«ARTICLES Mitsuo Matsushita, Export Control of Natural Resources: WTO Panel Ruling on the Chinese Export Restrictions of Natural Resources Diane ...»
Trade, Law and Development
Vol. III, No. 2
ARTICLES Mitsuo Matsushita, Export Control of Natural Resources:
WTO Panel Ruling on the Chinese Export Restrictions of
Diane Desierto, Development as an International Right:
Investment in the new Trade-Based IIAs
Patrick Wieland, Why the Amicus Curia Institution is Ill-
suited to address Indigenous Peoples’ Rights before Investor-
State Arbitration Tribunals: Glamis Gold and the Right of Intervention NOTES AND Petros C. Mavroidis, Doha, Dohalf or Dohaha? The WTO COMMENTS Licks its Wounds Claus D. Zimmermann, Toleration of Temporary Non- Compliance: The Systemic Safety Valve of WTO Dispute Settlement Revisited Melissa Blue Sky, Developing Countries and Intellectual Property Enforcement Measures: Improving Access to Medicines through WTO Dispute Settlement ISSN : 0976 - 2329 eISSN : 0975 - 3346 Trade, Law and Development Vol. 3, No. 2 2011
PATRONJustice N. N. Mathur FACULTY-IN-CHARGE Yogesh Pai EDITORS-IN-CHIEF Prateek Bhattacharya Jayant Raghu Ram
EDITORS(MANAGING) (SENIOR CONTENT) Lakshmi Neelakantan Shreya Munoth Aman Bhattacharya
ASSOCIATE EDITORSMeghana Chandra Prianka Mohan Neha Reddy
CONSULTING EDITORSShashank P. Kumar Gopalakrishnan R. Meghana Sharafudeen
BOARD OF ADVISORSRaj Bhala Glenn Wiser Jagdish Bhagwati Daniel Magraw B. S. Chimni M. Sornarajah Ricardo Ramírez Hernández Vaughan Lowe W. Michael Reisman Published by The Registrar, National Law University, Jodhpur
The most flattering statement regarding the Doha Round is that there is a lot of uncertainty surrounding its fate. The Doha Round, as originally designed and understood, is not an option anymore. Although a formula has been found to keep the ball rolling, at this stage it is impossible to predict what direction it will take. There exists a lack of leadership to conclude the round and it suffers from inherent birth defects. This absence of a conclusion might send the wrong message at a moment when the WTO is emerging as the only genuine forum of multilateral cooperation. Though this is not the first trade round in the history of the multilateral trading system and definitely not the only one that is taking longer than planned to complete, it is the first time that the round risks being ditched altogether. In all previous rounds, which were essentially ‘business’ deals, trading nations managed to come up with an agreement in the end. This is the first time that they have announced ‘we do it for development’, and they now risk delivering nothing. Something has got to give at this stage, and we are running out of time as far as options regarding ‘deliverables’ are concerned. The accent has correctly been placed on priority issues for the bottom billion. The WTO, even if this effort succeeds, will have to face some tough tests in the near future arising from issues which were not at all addressed during the Doha Round.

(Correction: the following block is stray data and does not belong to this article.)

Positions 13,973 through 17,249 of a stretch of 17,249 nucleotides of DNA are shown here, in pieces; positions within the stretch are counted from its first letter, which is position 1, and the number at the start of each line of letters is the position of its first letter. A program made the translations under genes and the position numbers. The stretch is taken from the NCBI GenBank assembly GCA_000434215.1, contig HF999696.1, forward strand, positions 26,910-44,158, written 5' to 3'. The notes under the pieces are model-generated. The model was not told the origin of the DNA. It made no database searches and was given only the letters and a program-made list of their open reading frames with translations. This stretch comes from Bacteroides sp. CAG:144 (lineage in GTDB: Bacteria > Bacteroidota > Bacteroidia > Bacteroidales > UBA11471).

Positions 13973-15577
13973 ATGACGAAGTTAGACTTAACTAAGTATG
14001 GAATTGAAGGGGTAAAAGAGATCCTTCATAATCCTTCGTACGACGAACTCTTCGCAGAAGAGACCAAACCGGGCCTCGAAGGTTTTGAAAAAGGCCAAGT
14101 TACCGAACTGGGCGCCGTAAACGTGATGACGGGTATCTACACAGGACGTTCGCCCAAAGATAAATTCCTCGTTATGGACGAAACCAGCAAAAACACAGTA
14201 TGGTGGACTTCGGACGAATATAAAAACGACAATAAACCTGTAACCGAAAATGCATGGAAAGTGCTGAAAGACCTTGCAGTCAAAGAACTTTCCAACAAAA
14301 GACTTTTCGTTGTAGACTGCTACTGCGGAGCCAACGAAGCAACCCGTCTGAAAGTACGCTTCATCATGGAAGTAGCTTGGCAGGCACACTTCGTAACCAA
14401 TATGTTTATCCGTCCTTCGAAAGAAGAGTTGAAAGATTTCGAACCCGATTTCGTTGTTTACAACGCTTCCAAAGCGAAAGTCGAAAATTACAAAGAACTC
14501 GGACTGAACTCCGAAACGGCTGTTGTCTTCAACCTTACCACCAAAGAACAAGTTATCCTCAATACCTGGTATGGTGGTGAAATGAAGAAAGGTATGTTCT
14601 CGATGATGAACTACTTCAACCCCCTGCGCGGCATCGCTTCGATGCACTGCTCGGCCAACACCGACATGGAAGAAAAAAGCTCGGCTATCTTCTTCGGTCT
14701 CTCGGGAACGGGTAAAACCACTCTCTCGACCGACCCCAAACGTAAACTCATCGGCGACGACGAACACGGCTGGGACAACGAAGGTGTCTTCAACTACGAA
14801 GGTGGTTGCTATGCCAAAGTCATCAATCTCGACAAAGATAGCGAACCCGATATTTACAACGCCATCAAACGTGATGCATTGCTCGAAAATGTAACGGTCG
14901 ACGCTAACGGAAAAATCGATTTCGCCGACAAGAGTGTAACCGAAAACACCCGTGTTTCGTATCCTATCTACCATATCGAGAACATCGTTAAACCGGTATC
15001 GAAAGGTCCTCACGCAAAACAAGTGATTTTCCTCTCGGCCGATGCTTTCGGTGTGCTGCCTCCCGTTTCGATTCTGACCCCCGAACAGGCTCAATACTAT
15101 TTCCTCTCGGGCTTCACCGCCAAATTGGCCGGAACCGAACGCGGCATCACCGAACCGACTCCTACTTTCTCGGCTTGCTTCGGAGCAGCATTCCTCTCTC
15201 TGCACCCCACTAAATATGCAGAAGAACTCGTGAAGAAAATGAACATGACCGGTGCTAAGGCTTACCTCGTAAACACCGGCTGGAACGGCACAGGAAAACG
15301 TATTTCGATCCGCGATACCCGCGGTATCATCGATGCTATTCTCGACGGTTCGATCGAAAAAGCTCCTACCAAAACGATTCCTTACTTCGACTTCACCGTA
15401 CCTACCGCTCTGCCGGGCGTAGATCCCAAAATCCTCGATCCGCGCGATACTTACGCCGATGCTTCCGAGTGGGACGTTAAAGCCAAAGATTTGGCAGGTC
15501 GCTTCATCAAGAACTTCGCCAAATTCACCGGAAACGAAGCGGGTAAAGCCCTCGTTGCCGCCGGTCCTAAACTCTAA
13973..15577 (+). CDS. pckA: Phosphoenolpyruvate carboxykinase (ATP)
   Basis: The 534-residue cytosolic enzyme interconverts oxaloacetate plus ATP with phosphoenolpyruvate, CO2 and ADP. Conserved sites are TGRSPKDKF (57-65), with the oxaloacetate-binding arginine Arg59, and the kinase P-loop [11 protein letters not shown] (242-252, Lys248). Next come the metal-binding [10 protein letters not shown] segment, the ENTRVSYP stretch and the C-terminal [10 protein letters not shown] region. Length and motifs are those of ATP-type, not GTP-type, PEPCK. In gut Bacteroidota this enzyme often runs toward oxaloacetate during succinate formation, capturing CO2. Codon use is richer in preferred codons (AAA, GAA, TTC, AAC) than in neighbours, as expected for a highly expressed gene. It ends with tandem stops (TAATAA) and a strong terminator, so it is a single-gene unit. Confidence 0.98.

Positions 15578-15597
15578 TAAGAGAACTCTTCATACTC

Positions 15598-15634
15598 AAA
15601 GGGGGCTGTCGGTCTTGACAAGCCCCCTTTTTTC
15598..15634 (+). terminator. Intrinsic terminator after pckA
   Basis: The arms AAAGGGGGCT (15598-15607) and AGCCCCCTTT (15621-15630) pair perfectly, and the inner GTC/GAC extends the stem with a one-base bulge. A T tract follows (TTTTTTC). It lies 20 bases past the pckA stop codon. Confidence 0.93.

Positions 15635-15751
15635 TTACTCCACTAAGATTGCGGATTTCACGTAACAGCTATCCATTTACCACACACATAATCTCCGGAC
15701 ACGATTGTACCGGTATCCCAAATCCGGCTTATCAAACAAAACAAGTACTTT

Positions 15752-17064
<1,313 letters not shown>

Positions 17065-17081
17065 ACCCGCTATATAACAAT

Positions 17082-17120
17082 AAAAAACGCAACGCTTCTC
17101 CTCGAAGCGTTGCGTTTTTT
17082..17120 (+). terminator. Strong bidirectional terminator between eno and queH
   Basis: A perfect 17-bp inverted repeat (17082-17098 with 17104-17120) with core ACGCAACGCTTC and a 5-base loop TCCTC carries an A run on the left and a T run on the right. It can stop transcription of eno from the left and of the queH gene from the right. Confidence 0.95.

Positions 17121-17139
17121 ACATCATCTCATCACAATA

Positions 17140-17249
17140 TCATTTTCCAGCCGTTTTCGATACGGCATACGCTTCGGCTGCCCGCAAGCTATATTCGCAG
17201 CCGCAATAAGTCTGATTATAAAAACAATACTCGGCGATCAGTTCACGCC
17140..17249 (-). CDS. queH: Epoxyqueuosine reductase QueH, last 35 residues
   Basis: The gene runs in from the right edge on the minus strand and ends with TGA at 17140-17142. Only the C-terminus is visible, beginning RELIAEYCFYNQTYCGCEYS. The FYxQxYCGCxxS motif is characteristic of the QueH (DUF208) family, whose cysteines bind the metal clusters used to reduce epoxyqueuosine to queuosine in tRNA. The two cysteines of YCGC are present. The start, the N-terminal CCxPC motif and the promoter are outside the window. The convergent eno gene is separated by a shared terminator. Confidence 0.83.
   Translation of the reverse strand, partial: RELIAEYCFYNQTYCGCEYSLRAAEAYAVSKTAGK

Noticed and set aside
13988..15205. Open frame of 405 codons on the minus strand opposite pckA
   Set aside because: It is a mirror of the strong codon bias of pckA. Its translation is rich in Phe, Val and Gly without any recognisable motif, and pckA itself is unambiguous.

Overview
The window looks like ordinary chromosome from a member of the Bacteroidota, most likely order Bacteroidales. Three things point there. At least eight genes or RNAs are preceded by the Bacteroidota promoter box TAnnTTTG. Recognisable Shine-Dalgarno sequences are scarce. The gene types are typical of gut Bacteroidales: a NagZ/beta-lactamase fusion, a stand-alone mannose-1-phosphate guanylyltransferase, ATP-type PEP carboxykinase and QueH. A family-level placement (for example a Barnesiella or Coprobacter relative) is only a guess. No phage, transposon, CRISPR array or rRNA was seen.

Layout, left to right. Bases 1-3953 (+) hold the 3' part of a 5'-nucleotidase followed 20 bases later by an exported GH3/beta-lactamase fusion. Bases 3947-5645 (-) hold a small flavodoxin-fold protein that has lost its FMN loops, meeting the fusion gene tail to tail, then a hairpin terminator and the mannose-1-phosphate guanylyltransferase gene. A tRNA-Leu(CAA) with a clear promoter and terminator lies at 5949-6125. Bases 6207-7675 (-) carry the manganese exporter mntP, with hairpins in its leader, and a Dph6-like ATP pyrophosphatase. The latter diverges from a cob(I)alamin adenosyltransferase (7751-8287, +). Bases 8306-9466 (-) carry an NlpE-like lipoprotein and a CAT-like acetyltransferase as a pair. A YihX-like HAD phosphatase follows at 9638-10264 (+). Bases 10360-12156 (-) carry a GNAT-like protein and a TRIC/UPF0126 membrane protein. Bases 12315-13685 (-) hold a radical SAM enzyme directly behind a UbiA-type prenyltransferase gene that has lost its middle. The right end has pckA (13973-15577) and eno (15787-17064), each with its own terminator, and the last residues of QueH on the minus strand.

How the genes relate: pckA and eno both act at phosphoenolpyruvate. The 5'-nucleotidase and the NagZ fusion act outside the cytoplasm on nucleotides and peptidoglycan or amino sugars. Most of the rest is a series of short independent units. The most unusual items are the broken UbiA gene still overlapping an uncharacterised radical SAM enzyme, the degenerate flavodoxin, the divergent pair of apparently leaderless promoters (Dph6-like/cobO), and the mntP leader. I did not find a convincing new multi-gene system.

TABLE OF CONTENTSI. FIRST, THE BAD NEWS II. THE ORIGINAL SIN: A ‘DEVELOPMENT’ ROUND A. History Helps (but who cares about it?) B. GSP: Is the Candle worth the Flame?
C. DDA: Aid for Trade (next to GSP) D. Preference Erosion E. Developing Countries and PTAs F. Bottom Line: No Hard Questions asked
III. WHY WE SHOULD KEEP THE BALL ROLLINGA. Fast (but almost Empty) Track B. Between Now and Eternity: The Middle Lane C. Take a Rain Cheque for all remaining issues D. The Real Trichotomy
IV. THE WTO AND TRADE ROUNDSA. Should the WTO be pro-active?
B. Where do we go from here?
I. FIRST, THE BAD NEWS
On May 31, 2011 the Director General (DG) of the World Trade Organization (WTO) Pascal Lamy announced before the Trade Negotiating Committee (TNC) of the WTO that the Doha round as we knew it, is dead.1 It remains to be seen if something can still be saved by the definite deadline of December 2011. Lamy repeated that no one wants to drop the Doha mandate (nor the single undertakingapproach2).3 However this statement looks more and more like an empty shell and reflects that the Doha mandate continues to live on as an objective but not as tangible reality.
Chairman’s opening remarks, Trade Negotiations Committee: Informal Meeting, 1 WTO: 2011 News Items (May 31, 2011) available at: http://www.wto.org/english/news_e/ news11_e/tnc_infstat_31may11_e.htm (last visited Sept. 30, 2011) (hereinafter Lamy). The May 31, 2011 TNC meeting was supposed to take a snap shot on what could be done to salvage the Doha Round since, in the absence of an agreement so far, it is becoming increasingly obvious that its conclusion should not be taken for granted. It did not produce any meaningful results other than an informal commitment to re-discuss the issue at the Ministerial Conference to be held in December 2011, see WTO Doc. JOB/TN/11 of May 31, 2011. No luck at the follow up meetings so far, the last being held on July 26, 2011, WTO Doc. JOB/TN/14.
2 “Virtually every item of the negotiation is part of a whole and indivisible package and
cannot be agreed separately”, Principles, How the negotiations are organized, available at:
http://www.wto.org/english/tratop_e/dda_e/work_organi_e.htm (last visited Sept. 30, 2011).
3 Lamy, supra note 1.